38. Neighbor of Allemagne : SUISSE

“Suisse” is the French word for “Swiss”, and “la Suisse” is French for “Switzerland”.

“Allemagne” is French for “Germany”.

41. ___-deux : ENTRE

In French, something might perhaps be discussed “entre deux” (between two) or “entre nous” (between us).

43. Curry of the N.B.A. : STEPH

Steph Curry is a professional basketball player who was named the league’s MVP in 2015, the same season that he led the Golden State Warriors to their first NBA championship since 1975. Steph’s father is former NBA player Dell Curry, and the older brother of current NBA player Seth Curry.

48. Country music’s Mike ___ : ELI

The Eli Young Band is a country group from Texas founded by Mike Eli and James Young when they were roommates in the University of North Texas.

Complete List of Clues/Answers

Across

1. What a physiognomist studies : FACES
6. Palma’s island : MAJORCA
13. Christopher Paolini best seller : ERAGON
15. Hope was once its driving force : USO TOUR
16. Sluggishness : LANGUOR
18. Act : STATUTE
19. “Well done!” : I’M IMPRESSED!
21. Something with “three deuces and a four-speed” in a 1964 hit : GTO
22. 30, on a table : ZINC
23. God : MAKER
24. Golfer Mickelson : PHIL
25. Dryish : SEMI-ARID
27. ___ facie (legal phrase) : PRIMA
28. Former Ecuadorean “dollars” : SUCRES
29. London or Manchester : WRITER
30. Chicken characteristic : FEAR
31. Charles of “Hill Street Blues” : HAID
32. ___ stick : SELFIE
35. Measure of data transfer speed, for short : BIT/SEC
37. With nothing on top : PLAIN
38. Touchy subject : SORE SPOT
40. Successor to Churchill : EDEN
41. Noted blind mathematician : EULER
42. Noted boxing family : ALIS
44. Blackguard : CUR
45. Alliance of groups against a common enemy : UNITED FRONT
47. Measures of sharpness : IQ TESTS
49. One-named singer with the 2016 #1 album “A Seat at the Table” : SOLANGE
50. Parts of pit crews : FUELERS
51. Throw a bomb : GO DEEP
52. “You don’t have to explain” : YES, I SEE
53. Like an eisteddfod festival : WELSH

Down

1. Hernando’s “happy” : FELIZ
2. A Musketeer : ARAMIS
3. Foxes, e.g. : CANINES
4. Croissan’wich alternative : EGG MCMUFFIN
5. Make more powerful, with “up” : SOUP
6. Rumpled : MUSSED
7. Bloom that’s often white or lavender : ASTER
8. 1940 Fonda role : JOAD
9. N.H.L. Eastern Conference team, on scoreboards : OTT
10. Camp out in the wilderness, say : ROUGH IT
11. 2/2, in music : CUT TIME
12. Pertaining to colored rings : AREOLAR
14. Field work : NORMA RAE
17. Parent, e.g. : REARER
20. Does some runs : SKIS
24. Annual June celebration : PRIDE PARADE
26. Strand during a storm, maybe : ICE IN
27. Stuck-up sort : PRISS
29. Newfoundland or golden retriever : WATER DOG
31. Staff additions : HIREES
32. Spell out : SPECIFY
33. Nickname for baseball’s Orlando Hernández : EL DUQUE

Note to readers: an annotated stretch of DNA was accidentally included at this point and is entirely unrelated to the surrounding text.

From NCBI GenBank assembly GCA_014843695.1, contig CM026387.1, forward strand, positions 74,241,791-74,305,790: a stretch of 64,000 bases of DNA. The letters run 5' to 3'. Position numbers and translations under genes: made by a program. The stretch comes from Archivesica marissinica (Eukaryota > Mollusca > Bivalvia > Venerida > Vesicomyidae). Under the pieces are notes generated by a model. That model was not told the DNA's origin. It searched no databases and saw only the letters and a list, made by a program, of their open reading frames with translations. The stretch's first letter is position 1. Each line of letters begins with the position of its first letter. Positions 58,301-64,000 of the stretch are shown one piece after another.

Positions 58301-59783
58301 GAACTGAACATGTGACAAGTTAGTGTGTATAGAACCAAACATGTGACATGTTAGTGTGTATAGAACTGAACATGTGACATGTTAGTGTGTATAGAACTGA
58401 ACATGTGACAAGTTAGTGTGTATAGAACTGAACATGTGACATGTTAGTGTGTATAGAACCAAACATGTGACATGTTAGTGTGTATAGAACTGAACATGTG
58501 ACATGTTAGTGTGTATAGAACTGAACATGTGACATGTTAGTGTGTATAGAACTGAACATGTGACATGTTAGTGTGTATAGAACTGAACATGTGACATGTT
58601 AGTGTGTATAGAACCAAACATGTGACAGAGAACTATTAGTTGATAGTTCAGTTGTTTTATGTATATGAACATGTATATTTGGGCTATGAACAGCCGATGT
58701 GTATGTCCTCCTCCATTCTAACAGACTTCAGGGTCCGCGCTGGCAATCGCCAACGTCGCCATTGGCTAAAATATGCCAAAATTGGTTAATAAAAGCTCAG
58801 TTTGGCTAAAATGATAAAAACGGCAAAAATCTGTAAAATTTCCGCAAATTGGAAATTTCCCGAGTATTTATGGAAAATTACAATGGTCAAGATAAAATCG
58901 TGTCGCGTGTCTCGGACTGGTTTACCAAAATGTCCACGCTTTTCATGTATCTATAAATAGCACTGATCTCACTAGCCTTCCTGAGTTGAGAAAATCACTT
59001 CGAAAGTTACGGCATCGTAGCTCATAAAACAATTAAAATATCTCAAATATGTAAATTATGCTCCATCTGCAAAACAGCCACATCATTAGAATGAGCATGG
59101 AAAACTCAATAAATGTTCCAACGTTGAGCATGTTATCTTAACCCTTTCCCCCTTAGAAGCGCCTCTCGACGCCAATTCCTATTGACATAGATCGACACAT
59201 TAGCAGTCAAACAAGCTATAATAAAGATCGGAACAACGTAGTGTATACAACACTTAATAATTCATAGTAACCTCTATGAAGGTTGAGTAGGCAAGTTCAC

34. Shakespearean fencer : LAERTES
35. Leave in a hurry : BOLT
36. Fast-food icon, with “the” : COLONEL
38. Neighbor of Allemagne : SUISSE
39. Hints : TINGES
41. ___-deux : ENTRE
43. Curry of the N.B.A. : STEPH
45. A smartphone has lots of them : USES
46. Go smoothly : FLOW
48. Country music’s Mike ___ : ELI

12 thoughts on “0113-18 NY Times Crossword Answers 13 Jan 2018, Saturday”

  1. 18:50, no errors. I did not know that Leonhard Euler spent the last 17 years of his life blind, making his contributions to mathematics, which continued during that time, all the more remarkable. Astonishing!

  2. 42:49 and finally finished when I realized FEAR wasn’t pertaining to an actual chicken. Then the rest of that area filled itself in. Good Saturday puzzle….which is what I always say when I finish one unaided.

    I’m off to the Vegas strip in about 2 hours to see the Golden Knights play at TMobile arena. If I see any SELFIE sticks out there, I’ll be sure to give them a dirty look on Bill’s behalf… 🙂

    Best –

  3. 35:35 Didn’t solve until late last night as I went to the Rangers game in NYC then had to drive up to Ithaca, NY (where it is currently 6 degrees) The top part of this was very quick for me. The bottom right took awhile.

  4. I’m really enjoying the theme/design of your site. Do you ever run into any internet browser compatibility problems?
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  5. 40:05, no errors. Rarely comfortable with this one, always seemed to be back on my heels. Happy to finish with no errors.

    Confidently started with 24A PHIL Mickelson and 22A GTO, which gave me 10D ROUGH IT and 11D some kind of TIME. Downhill from there. Hard time seeing AEROLAR (thought it should be areolic). Familiar with Jack London as a WRITER, but not Manchester. Did not like the entry BITSEC for measure of data transfer speed.

    Once again, my pet peeve rears its ugly head with FELIZ, ENTRE and SUISSE.

    Did learn today that the title of the Ronny and the Daytonas song was GTO instead of ‘Little GTO’, which I assumed, incorrectly, for many decades. For any young’uns out there, in case you were wondering, the term ‘three deuces’ refers to an engine configuration with three two barrel carburetors. Obsolete components in todays fuel injected world.

  6. 27:26 before I gave up with scarcely half filled. Clues were way too opaque for me to have a hope of finishing this one. Glad this week is over, because it kicked my ass.

  7. Took a Saturday evening AND a Sunday morning session to finish.
    Nine write-overs and STILL had an error on 1D (FELIs for FELIz).
    Could have used a sundial for a timer. 😉